Not terrible, but nothing spectacular either. I'm not really sure what to say about this book. It had its interesting moments, but overall it just wasn't there. In reading, you feel like you are just skimming the surface of what could possibly been a much more fascinating story. The book failed to envelope me.

The premise of the book was quite intriguing, all the ins and outs of it. But at times I found it a bit confusing.

I must applaud Sheridan's writing style, as it absolutely thrusts you into the 1950s. It can be difficult to get the tone of an era across in this manner, but Sheridan has achieved it well.

Mirabelle and Vesta were definitely redeeming aspects of the story. These women were simply wonderful characters. I truly enjoyed them.

Overall, if a friend asked me about this book I'd reply with a shrug and a "Yeah I guess you might like it. Maybe."

Sunday, May 20, 2012

Gone Girl - Gillian Flynn

'What are you thinking, Amy? The question I've asked most often during our marriage, if not out loud, if not to the person who could answer. I suppose these questions stormcloud over every marriage: What are you thinking? How are you feeling? Who are you? What have we done to each other? What will we do?'

Just how well can you ever know the person you love? This is the question that Nick Dunne must ask himself on the morning of his fifth wedding anniversary, when his wife Amy suddenly disappears. The police immediately suspect Nick. Amy's friends reveal that she was afraid of him, that she kept secrets from him. He swears it isn't true. A police examination of his computer shows strange searches. He says they aren't his. And then there are the persistent calls on his mobile phone. So what really did happen to Nick's beautiful wife? And what was in that half-wrapped box left so casually on their marital bed?
Vicious! The resentment and hatred that fills these pages is absolutely vicious! Shocking! Wonderful!

This book is a must-read for anyone who enjoys a true mind fuck (pardon the expression). The twists and turns and loop-de-loops; it blew my mind.

The characters are so real, frighteningly real. Believable characters of this degree of excellence is difficult in the best of times, but to interweave them into such a labyrinth, Gillian Flynn I must applaud you. Amy made me laugh right from the start (her very first paragraph sounds exactly like a younger me). She may actually be my new favourite fictional female.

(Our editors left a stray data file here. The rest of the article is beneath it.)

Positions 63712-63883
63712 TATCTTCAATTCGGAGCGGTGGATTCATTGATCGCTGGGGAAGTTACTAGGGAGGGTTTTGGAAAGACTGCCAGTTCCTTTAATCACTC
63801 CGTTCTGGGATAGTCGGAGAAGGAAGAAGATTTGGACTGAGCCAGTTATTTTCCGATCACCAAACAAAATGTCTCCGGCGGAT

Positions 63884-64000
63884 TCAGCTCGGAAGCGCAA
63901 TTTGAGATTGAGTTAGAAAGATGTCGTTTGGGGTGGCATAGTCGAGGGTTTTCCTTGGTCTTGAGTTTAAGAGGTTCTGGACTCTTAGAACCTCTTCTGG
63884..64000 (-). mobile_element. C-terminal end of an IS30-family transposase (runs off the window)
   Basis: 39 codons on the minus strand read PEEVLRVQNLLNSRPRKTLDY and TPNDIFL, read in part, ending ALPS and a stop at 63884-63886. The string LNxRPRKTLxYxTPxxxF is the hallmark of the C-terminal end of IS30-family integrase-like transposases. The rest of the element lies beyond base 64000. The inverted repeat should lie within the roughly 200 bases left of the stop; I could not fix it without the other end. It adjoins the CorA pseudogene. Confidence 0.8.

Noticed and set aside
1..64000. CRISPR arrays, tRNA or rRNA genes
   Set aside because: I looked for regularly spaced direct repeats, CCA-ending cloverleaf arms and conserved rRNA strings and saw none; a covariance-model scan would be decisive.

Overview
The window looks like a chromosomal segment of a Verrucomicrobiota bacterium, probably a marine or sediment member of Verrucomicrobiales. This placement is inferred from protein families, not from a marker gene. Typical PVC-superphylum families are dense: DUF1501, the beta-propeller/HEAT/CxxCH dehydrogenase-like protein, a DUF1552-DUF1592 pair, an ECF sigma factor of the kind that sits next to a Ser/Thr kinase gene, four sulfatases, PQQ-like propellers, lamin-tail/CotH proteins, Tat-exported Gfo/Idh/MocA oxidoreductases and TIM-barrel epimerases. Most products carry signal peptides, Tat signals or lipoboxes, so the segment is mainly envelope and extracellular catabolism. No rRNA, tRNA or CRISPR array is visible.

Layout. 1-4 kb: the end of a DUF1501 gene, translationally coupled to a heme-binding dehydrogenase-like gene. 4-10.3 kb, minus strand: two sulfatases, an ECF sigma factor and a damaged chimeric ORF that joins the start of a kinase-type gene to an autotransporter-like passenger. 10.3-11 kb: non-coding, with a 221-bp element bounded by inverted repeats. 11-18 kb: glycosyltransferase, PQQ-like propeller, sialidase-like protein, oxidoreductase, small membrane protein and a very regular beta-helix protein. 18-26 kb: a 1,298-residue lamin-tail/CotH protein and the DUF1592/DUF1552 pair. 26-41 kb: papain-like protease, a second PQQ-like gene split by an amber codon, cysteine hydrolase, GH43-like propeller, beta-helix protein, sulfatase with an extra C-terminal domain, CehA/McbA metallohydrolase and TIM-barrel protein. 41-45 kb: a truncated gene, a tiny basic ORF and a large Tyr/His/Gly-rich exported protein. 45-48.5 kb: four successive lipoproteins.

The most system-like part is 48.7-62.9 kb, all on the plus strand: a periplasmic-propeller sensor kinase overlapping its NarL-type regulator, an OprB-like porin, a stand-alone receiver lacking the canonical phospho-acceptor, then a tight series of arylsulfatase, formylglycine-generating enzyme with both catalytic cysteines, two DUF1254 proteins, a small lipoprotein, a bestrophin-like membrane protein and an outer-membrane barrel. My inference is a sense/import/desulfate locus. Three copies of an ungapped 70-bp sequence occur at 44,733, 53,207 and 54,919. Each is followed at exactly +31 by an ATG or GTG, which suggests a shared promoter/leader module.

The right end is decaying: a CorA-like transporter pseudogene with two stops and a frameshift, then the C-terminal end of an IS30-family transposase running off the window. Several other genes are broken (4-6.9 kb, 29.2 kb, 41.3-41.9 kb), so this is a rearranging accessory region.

The alternation of perspectives was intriguing and amusing, seeing both sides of the story. However, I did find it occasionally difficult to follow the timeline when characters began reminiscing. I would flip back and try to see if another had mentioned it in a memory yet, and where it fit in their overall history.

I wish this book hadn't ended. I could have continued reading it for forever and a day. It was just too fascinating to stop; but then it did. I would have liked to glimpse a further six months or a year ahead, just to see if all went according to plan. I guess we will just have to assume everything worked out the way it was intended. But I still want more!

This is a book I am definitely going to read over and over.

Monday, May 14, 2012

A Short History of Nearly Everything - Bill Bryson

Bill Bryson describes himself as a reluctant traveller, but even when he stays safely at home he can't contain his curiosity about the world around him. A Short History of Nearly Everything is his quest to understand everything that has happened from the Big Bang to the rise of civilization - how we got from there, being nothing at all, to here, being us. The ultimate eye-opening journey through time and space, it reveals the world in a way most of us have never seen it before.
This book is fascinating. So well written. A friend recommended it because I have very little scientific knowledge and he thought I should broaden my mind a bit, and boy did it ever!

This book is everything that intrigues us about science without the dry-as-dust teachers droning on about it and making us abhor its very existence.

Bryson has a way of writing that immediately draws you in and keeps you connected to him the whole way through. You feel as though you're simply talking to a friend who is explaining the plot of a movie you missed. He doesn't assume any prior knowledge on the subjects he discusses, yet he doesn't talk down to his readers either.

There were the occasional dry patches that were a struggle to get through, although these were more likely due to my predisposition to dislike the particular topics of the section (blame my science teachers). However, I pushed through because I wanted to keep learning more.

If you're uncertain about reading 500-plus pages on all things science, then just read the introduction. It's less than ten pages but it hooks you and gives you a taste of the style in which the entire book is written.

I would recommend this book to anyone who enjoys science (even just a tiny bit), but was turned off it because of school teachers.

Saturday, May 12, 2012

Palm Reading - Bridget Giles (ed.)

A clear introduction to the ancient art of palmistry.
Find out how hand shapes, fingers and thumbs, fleshy pads and hand-lines can all be read to discover more about yourself.
Photographs and colour drawings show clearly how to read all the different elements.
This is the most comprehensive yet easy to understand books on palmistry I've encountered in a very long time. Most books assume too much prior knowledge, have too many or too few pictures, or are just plain unexciting.

But this book, this book was perfect! It starts off with a very brief background then walks you through, line by line, mount by mount, describing everything in just enough detail to give you a base idea of what your future holds without getting you completely lost.